I am working on a project where a physical test over time is conducted to decide whether an object is diagnosed as class $A$ or class $B$. Typically these tests can take around 2.5-3 hours and so each timestep $t$ is recorded. $t$ is usually around one second long and so each row has a set of features at a particular second during the test. Once the test is completed, you decide whether the object is of type $A$ or $B$. Humans usually look at the time-series plot of the test to determine this classification - but I am tasked with automating it.

The issue is each CSV file for a test is approx 9000 to 11000 (2.5 to 3 multiplied by 3600 seconds in an hour) rows since the test can vary in time. The amount of features/columns are fixed. I have $N$ CSV files, which represent the time series data for one test done on one sample object (note, one sample object always gets tested once). So, my question: Is there a way to aggregate each sample so that I can have single dataframe to train my classifier on? Or is there another approach?

To add more clarity, I will have to make predictions on CSV files that come with inconsistent row dimensions due to the variance in testing time.


  • csv1.shape = (8751, 1257) --> Prediction: Class $A$
  • csv2.shape = (10321, 1257) --> Prediction: Class $A$
  • csv3.shape = (9978, 1257) --> Prediction: Class $B$
  • $\begingroup$ So, in your training set, let's say there are $M$ objects. Does this mean you have $MN$ files? $\endgroup$
    – gunes
    Commented Feb 26, 2022 at 23:47
  • $\begingroup$ @gunes one test done for one object, and so I have $N$ files for $N$ objects (made an edit in the original post). $\endgroup$
    – User_13
    Commented Feb 27, 2022 at 0:20
  • $\begingroup$ In my opinion it is not a good idea to cast this as a classification (forced choice, premature decision) problem (see this). Consider instead using a probability model (e.g., logistic regression) or a probability machine. What is of most interest is estimating the tendency for diagnosis class B, not to make arbitrary classifications (which are especially meaningless when the probability of class membership is around 0.5). $\endgroup$ Commented Feb 27, 2022 at 0:33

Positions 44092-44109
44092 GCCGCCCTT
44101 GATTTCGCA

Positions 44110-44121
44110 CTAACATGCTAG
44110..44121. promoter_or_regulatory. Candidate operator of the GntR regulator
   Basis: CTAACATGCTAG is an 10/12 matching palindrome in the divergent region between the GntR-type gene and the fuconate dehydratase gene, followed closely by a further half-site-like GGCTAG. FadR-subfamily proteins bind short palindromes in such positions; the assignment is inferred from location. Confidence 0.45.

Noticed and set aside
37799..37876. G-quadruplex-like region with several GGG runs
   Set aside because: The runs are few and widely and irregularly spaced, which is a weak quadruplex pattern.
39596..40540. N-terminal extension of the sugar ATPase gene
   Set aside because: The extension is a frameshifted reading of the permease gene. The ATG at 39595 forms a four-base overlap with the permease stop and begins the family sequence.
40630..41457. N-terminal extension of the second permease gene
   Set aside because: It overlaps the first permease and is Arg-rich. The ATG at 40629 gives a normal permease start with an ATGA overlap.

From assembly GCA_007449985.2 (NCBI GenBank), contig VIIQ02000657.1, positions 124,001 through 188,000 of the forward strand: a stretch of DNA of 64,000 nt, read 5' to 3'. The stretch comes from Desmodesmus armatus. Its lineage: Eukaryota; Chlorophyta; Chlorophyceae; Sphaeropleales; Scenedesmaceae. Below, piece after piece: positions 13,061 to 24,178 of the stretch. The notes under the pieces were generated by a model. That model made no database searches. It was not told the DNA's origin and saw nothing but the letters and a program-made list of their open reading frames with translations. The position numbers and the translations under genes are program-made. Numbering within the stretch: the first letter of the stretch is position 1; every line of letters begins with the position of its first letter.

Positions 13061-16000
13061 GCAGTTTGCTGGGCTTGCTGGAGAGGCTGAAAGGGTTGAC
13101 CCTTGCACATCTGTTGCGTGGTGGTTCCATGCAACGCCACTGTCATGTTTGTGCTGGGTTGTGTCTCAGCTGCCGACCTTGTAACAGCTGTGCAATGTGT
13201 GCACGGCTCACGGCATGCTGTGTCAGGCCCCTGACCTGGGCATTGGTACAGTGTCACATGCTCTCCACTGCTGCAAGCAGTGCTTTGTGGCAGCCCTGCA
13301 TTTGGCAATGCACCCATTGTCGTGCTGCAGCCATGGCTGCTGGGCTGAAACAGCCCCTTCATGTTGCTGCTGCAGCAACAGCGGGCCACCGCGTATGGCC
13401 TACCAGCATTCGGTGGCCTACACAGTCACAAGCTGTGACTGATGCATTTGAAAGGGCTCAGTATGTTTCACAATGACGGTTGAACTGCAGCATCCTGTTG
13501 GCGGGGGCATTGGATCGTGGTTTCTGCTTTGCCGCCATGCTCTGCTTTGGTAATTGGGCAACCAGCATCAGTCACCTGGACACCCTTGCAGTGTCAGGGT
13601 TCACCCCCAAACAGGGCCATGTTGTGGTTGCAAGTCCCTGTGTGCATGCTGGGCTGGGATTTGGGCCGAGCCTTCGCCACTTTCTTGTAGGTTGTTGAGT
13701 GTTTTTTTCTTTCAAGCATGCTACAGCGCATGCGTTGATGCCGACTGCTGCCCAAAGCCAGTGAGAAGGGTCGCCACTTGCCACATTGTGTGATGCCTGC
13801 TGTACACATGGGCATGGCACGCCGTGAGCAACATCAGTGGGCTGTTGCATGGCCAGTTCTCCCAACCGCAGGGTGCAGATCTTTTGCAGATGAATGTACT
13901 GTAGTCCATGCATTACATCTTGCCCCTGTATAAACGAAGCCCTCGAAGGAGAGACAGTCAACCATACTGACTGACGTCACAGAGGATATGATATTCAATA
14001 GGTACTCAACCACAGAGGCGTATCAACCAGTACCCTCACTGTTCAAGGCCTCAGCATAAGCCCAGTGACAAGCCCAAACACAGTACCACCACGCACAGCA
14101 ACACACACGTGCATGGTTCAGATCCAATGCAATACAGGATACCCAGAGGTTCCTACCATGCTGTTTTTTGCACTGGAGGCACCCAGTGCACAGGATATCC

• $\begingroup$ @FrankHarrell , sure that is a fair assessment but what would you suggest I do about the data itself so that it can actually be used as an input to, say, a logistic regression? $\endgroup$
    – User_13
    Commented Feb 27, 2022 at 2:52
  • $\begingroup$ WIthout knowing more about your design and goals, I'd start with a simple Markov process to handle dependence between certain observations, e.g., $\Pr(Y(t) = 1 | Y(t-1), X) = \mathrm{expit}(X\beta + \gamma Y(t-1))$. $\endgroup$ Commented Feb 27, 2022 at 12:58

2 Answers 2


You could try treating each object's time series as a function, and use tools from functional time series analysis (or functional data analysis) to analyze it.

Here is one paper Clustering and Forecasting Multiple Functional Time Series which attempts to do this.

Also there is an R package for functional time series analysis here. Possibly you could look at running principal component analysis and then classify time series based on the coefficients.


One option would be calculating summary statistics (e.g. mean, min, max, autocorrelation of varying degrees etc.) from each time series for each feature and representing an object with a long set of features.

Another option is to feed the multivariate time series into an LSTM-like architecture and train with the raw series. Although note that making LSTMs work with time series of different length is possible but may need special attention.

  • $\begingroup$ I have the summary stats idea noted for things I should try, however I am a bit skeptical about it as I feel that I may lose important information such as anomalous spikes in a feature at a particular time step. Could you further expand on how I can use an LSTM model to train on each time series CSV file (again, each file describes what should be a training example)? From what I understand about LSTMs using an ML framework like TensorFlow, you can only use 1 dataframe/csv as an input. $\endgroup$
    – User_13
    Commented Feb 27, 2022 at 22:12
  • $\begingroup$ You need to prepare your data, not the same, but this link may help: machinelearningmastery.com/… $\endgroup$
    – gunes
    Commented Feb 27, 2022 at 22:21
  • $\begingroup$ I am thinking of going with the approach seen in Saad's comment here: stackoverflow.com/questions/54794867/… Would like to get your thoughts. $\endgroup$
    – User_13
    Commented Mar 4, 2022 at 16:32
  • $\begingroup$ Yes, it makes sense to use batch size = 1 when the frameworks you use do not support variable lengths. I don't know if things have changed in tensorflow since then. In NLP applications, I've seen a max sentence length has been set, and remaining words are padded. So it's not a bad idea all together. It might worth trying out both approaches. $\endgroup$
    – gunes
    Commented Mar 4, 2022 at 20:19

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